I use a great integrated skid plate and crashbar combo from Inpreda/GPKompozit. The bike has been dropped a few times on the trails now and it’s protected everything really well. The bash plate has also taken a few hits and has done a great job at protecting the engine sump.
I’ve fitted a Tusk pannier frame to the bike, it’s really solid and can handle the weight I’m going to put on it. All the details on fitting it correctly and the adjustments I had to make are detailed in my blog post here.
Q: What size Rotopax fuel canisters are you using?
Due to the cost I decided not to use Rotopax fuel canisters however, I do need to be able to carry extra fuel with me to make it between fuel stops on the trip and so after much research I went with some ChinoPax fuel canisters that I found sensibly priced on Ebay. They are really well put together and are very strong. They’re made from a very thick plastic that isn’t brittle and so they can take a fair amount of bashing. Noraly of Itchyboots fame uses the same cans and has dropped her bike on them many times without incident. I got 3 x 5L canisters with fittings for less than the cost of 1 x 1 Gallon Rotopax can. Since the two front canisters will only be used on certain parts of the trip when fuel is difficult to get I didn’t see the point in spending a fortune on Rotopax cans when they would be empty most of the time.
I’ll also being using petrol to cook with and so the rear 5L tank will always have fuel in it so that I can cook at the end of each day. Full info on fitting etc is on the blog right here.
Q: Are you using hard or soft panniers?
I’m using soft panniers from Givi as I didn’t want the extra weight and bulk of the hard panniers. I looked at a lot of soft pannier options including the very cheap Lomo throw over bags but, eventually I settled on the Givi GRT709 Canyon 35L lockable soft panniers.
I really like the Givi soft panniers, they’re well put together, have a separate waterproof inner bag and have a separate water proof bottle carrier on the rear facing side of each pannier making it easy to gain access to drinks without having to open the main bag.
Q: What GPS are you going to be using on your trip?
I’ll be using two effectively, one on my iPhone in the Ultimate Addons waterproof case mounted above the instrument cluster and a Garmin inReach Explorer+ with SOS capability. I also have a Garmin Zumo 350LM that I may take as backup but it’s worth noting that Garmin do not supply maps for Central Asia for the Zumo GPS units and you have to create your own using OpenStreet Maps.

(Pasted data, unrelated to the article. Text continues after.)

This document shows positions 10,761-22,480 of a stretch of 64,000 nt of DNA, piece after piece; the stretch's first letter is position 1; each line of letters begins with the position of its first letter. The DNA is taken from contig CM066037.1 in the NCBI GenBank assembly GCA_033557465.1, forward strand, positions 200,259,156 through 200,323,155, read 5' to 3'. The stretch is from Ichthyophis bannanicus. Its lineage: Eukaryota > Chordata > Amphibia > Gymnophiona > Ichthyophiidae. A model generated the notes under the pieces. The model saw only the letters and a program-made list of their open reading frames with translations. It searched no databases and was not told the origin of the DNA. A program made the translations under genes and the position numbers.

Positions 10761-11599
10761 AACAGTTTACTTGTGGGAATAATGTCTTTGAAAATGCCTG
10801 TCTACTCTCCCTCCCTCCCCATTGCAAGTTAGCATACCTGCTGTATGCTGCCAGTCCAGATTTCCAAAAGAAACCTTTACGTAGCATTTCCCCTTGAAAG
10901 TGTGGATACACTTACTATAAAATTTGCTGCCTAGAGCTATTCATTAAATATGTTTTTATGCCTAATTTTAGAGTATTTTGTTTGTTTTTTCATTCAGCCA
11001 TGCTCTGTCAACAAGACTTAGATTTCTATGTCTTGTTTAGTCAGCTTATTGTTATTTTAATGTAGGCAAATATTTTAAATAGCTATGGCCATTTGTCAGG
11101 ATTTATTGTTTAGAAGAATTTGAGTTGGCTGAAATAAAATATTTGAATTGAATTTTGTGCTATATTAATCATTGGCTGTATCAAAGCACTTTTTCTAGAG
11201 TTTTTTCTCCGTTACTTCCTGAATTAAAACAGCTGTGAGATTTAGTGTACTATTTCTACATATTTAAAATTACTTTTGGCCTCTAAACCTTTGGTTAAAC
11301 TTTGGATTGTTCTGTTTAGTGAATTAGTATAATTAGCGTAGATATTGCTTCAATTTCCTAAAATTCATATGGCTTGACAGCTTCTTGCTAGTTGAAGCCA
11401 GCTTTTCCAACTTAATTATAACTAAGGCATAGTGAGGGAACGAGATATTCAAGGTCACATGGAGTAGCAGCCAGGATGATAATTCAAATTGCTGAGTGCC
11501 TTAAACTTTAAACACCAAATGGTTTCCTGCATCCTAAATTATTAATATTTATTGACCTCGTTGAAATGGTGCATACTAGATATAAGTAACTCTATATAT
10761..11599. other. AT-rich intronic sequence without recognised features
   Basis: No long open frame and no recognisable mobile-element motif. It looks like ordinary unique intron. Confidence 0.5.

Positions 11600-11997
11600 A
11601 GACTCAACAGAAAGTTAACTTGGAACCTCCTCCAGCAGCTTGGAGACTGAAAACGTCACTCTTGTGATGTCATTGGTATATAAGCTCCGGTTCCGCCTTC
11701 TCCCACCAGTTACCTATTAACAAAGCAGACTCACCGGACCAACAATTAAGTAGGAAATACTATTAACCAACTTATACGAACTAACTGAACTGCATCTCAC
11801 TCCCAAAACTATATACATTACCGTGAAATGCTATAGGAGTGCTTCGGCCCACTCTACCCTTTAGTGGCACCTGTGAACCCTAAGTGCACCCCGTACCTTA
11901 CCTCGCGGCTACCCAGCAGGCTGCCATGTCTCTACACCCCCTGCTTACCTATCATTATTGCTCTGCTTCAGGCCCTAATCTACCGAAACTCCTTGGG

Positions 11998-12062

Q: What side stand foot is that in your photos?
It’s another Chinese made item from Ebay I’m afraid. When it arrived it didn’t actually fit so I had to re-engineer it but, it fits perfectly now.
Q: Have you changed the suspension and if so what have you done?
Yes I have changed the suspension as the OEM suspension isn’t really fit for the kind of punishment I’m going to be giving it on the trip. There are quite a few options available suspension wise for the CRF250 series of bikes these days but I opted for the HyperPro uprated progressive spring for the front forks and a completely new custom built Hagon shock for the rear.
The difference these two changes have made is stunning! The bike now handles so much better and to date I’ve not managed to bottom out the front or rear suspension even hammering along the trails.
There are a number of articles on the blog with regard to suspension. Links to all the articles are detailed below:
Most suspension questions should be answered between those 3 articles.
Q: Does the Hagon shock reduce static sag? If so, what is the seat height?
Yes, the Hagon shock with the spring that I have along with the Hyperpro fork spring reduces static sag considerably. With the bike off the side stand and standing free without load the seat height is increased to 93cm (930mm).
Q: What tyres are you using on your trip?
I’ll be setting off on a pair of Continental TKC80s. These are great 50/50 tyres for road and off-road use. I am aware that people with high power bikes complain that they wear quickly on the tarmac but, on my little 24HP CRF250 this isn’t going to be an issue. Whether I’ll be able to get another pair of TKC80s as I travel I don’t know, so it may be a case of just buying whatever is available when they wear out. I imagine I am going to need 3 or 4 pairs of tyres over the duration of the trip so we’ll see what I end up using as time goes on.
Q: What hand guards are you using? Are they any good?
I’ve fitted a pair of Zeta XC hand guards to the bike. I like them because the plastic hand guard can be unscrewed and replaced if it gets broken and the aluminium mount bar provides great protection for the brake and clutch levers in the event of a drop.
Are they any good? Well they saved my hands a few times now from bushes and branches and the levers didn’t get broken in the falls I’ve had off-road so, I guess that must mean they are good.